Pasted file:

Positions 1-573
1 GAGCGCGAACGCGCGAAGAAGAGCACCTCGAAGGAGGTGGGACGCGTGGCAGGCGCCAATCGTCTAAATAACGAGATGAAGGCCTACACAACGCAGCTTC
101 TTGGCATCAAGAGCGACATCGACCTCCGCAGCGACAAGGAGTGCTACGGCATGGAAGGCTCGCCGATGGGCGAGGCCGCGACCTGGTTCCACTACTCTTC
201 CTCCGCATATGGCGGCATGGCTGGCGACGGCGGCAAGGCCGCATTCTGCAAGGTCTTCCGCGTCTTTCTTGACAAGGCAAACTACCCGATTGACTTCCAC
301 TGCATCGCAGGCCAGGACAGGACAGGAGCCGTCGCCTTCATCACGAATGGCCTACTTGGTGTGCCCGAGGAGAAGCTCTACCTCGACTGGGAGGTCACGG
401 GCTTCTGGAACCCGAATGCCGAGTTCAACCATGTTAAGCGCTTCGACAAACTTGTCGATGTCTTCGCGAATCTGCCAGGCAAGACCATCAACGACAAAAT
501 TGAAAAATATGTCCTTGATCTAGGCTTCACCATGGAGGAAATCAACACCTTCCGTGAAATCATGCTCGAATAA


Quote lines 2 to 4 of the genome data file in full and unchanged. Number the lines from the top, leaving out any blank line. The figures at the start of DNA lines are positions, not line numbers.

1 GAGCGCGAACGCGCGAAGAAGAGCACCTCGAAGGAGGTGGGACGCGTGGCAGGCGCCAATCGTCTAAATAACGAGATGAAGGCCTACACAACGCAGCTTC
101 TTGGCATCAAGAGCGACATCGACCTCCGCAGCGACAAGGAGTGCTACGGCATGGAAGGCTCGCCGATGGGCGAGGCCGCGACCTGGTTCCACTACTCTTC
201 CTCCGCATATGGCGGCATGGCTGGCGACGGCGGCAAGGCCGCATTCTGCAAGGTCTTCCGCGTCTTTCTTGACAAGGCAAACTACCCGATTGACTTCCAC